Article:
It was an exquisite piece of architectural and stately brilliance, but it fell victim to the activities of anti-treaty forces during the Civil War. Hannah Huxley tells the story of ‘the biggest house ever burned in Ireland’.


It is easy to associate Ireland with landmarks that draw in huge numbers of tourists each year (The Giants Causeway) or landmarks that attract primarily the elite and the wealthy (Dromoland and Adare), but what about the landmarks that have been erased from national consciousness, and are known now only by historians and local experts? Located in the pleasant market town of the same name at the foothills of the Galtee mountains, Mitchelstown Castle is the perfect place with which to start.

An exquisite piece of architectural and stately brilliance, Mitchelstown Castle fell victim to the activities of anti-treaty forces during the Civil War. Unfortunately, the shocking act of destruction went somewhat under the radar; it occurred just ten days after the death of Michael Collins, but the gaping hole it left in Mitchelstown was inescapable.

Constructed in 1823, it was the biggest neo-Gothic house to be built in Ireland, yet just 99 years later in August of 1922 it was occupied by anti-treaty troops. The troops asked the family to leave and ensured that if they obliged no harm would befall the castle. The family left and settled nearby for the following six weeks while their precious home was taken over.
At the end of the six weeks, the troops broke their promise and looted the castle and, as a final act of malice on August 12th, they burned the castle in its entirety. Overnight, the magnificent castle was replaced with mere ruins and just part of the enclosing wall that ran 10km around the property.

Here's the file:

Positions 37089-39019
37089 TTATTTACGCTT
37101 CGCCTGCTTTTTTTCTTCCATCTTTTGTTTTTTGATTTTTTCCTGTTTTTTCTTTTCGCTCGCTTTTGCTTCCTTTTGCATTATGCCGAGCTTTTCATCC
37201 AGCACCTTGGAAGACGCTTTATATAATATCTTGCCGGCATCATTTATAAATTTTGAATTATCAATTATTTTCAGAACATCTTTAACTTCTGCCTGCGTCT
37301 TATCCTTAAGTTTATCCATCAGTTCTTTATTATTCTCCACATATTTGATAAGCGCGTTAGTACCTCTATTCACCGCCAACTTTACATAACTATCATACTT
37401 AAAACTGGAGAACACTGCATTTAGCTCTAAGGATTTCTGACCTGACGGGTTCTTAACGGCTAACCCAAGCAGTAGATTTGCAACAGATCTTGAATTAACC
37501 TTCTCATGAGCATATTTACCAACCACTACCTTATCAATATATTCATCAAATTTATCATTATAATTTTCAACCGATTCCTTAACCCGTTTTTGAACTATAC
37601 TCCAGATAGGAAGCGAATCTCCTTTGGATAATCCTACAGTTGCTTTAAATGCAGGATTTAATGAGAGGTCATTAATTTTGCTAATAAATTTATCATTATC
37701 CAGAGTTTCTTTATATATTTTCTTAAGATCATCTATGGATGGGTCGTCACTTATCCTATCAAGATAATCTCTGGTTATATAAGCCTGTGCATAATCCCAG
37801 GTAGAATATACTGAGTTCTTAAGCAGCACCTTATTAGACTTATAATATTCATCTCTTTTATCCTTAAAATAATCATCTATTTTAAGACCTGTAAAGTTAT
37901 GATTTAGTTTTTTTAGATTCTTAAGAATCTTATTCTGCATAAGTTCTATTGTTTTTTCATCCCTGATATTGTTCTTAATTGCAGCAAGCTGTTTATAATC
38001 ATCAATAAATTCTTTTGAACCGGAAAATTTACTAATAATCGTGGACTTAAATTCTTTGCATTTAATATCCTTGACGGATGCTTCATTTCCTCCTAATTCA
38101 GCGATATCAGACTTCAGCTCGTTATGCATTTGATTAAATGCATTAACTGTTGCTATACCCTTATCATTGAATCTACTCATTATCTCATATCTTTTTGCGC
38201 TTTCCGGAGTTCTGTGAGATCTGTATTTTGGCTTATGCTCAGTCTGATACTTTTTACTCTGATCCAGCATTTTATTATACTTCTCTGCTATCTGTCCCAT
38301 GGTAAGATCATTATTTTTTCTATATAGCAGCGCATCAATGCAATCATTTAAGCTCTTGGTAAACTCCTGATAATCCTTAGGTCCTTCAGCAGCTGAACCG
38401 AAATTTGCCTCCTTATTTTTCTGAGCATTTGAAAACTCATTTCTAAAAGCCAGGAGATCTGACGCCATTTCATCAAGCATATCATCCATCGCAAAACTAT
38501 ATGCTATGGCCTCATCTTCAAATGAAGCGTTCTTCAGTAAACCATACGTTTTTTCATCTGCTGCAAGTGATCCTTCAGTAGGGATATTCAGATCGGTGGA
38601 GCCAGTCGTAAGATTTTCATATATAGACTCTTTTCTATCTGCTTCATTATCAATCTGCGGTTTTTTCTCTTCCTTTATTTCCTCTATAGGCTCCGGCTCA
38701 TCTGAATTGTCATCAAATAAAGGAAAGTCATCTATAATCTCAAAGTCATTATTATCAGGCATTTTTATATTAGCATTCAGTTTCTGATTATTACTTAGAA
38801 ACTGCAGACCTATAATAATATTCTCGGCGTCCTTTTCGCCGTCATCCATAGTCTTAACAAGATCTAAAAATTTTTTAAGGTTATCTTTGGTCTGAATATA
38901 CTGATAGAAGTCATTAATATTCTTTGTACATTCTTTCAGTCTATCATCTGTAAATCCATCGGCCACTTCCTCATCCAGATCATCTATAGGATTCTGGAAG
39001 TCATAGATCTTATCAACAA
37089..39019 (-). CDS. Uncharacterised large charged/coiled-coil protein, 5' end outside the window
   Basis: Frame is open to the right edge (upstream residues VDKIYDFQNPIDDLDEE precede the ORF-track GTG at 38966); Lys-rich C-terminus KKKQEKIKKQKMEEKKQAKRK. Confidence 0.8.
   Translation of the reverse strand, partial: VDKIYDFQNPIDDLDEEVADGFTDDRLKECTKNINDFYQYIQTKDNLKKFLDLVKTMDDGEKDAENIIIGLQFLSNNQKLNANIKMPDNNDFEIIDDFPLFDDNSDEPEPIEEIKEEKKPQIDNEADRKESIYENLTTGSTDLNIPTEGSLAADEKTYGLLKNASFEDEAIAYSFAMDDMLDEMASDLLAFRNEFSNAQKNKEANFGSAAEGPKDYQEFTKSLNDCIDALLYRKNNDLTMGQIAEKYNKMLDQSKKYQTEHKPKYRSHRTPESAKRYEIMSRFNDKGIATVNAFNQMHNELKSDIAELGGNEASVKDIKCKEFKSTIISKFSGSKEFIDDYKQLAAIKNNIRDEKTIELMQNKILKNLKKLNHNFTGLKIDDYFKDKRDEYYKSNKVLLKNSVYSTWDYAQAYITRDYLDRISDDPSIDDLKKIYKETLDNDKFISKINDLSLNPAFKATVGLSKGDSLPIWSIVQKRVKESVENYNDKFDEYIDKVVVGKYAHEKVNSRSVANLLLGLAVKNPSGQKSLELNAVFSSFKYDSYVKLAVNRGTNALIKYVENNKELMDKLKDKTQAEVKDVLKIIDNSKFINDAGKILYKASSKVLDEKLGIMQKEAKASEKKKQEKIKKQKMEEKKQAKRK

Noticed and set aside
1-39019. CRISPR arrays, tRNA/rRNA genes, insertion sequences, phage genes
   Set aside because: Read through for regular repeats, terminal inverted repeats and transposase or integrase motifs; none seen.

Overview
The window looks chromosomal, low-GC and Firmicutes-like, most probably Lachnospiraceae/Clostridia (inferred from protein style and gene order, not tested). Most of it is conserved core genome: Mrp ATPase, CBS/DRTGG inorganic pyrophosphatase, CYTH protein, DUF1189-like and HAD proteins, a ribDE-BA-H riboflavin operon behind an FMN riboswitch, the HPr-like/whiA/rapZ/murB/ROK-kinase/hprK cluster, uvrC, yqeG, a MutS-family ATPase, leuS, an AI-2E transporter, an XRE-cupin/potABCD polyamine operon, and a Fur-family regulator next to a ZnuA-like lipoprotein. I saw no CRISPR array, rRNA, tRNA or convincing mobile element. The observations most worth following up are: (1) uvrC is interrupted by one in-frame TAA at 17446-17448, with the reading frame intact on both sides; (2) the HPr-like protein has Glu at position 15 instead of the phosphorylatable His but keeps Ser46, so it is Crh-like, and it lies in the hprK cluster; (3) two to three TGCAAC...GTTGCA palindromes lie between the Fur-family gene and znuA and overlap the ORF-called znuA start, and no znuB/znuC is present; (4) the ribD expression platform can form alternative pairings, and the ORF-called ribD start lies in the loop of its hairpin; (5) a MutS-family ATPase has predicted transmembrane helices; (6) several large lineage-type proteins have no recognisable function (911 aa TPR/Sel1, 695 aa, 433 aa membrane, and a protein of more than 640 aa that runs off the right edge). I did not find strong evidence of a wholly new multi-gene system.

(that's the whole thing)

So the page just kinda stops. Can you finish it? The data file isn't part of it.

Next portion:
The 1823 iteration of the castle that the troops destroyed had been the brainchild of George King, 3rd Earl of Kingston and James and George Richard Pain (the brothers who had also contributed to the design of Adare Manor). Interestingly, George was the notoriously brutal commander of the North Cork militia during the 1798 Rebellion.

The castle had a staggering 60 principal and 20 minor rooms, a 100-foot-long gallery, three libraries, morning room, and a dining room that could seat 100 people. Near the castle was a large fishpond from which water was transported to the upper apartments of the castle by machinery of the most superb construction of its day. The total cost of the undertaking was an eye-watering £100,000.
If you had been viewing Mitchelstown Castle through the lens that the upper classes were, then you would see how it was the perfect puzzle piece to fit the North Cork landscape. In fact, J. P. Neale’s 1825 book Views of the Seats of Noblemen and Gentlemen in England, Wales, Scotland and Ireland depicted the Cork landscape as “much enlivened by numerous mansions, with plantations and cultivated scenery attached to them, the roads are also particularly good”.

In the eyes of those who held the reins of power, these stately homes harmonised beautifully with the land and gave dignity to the scene that would not have been there otherwise.

Continue reading in this week’s Ireland’s Own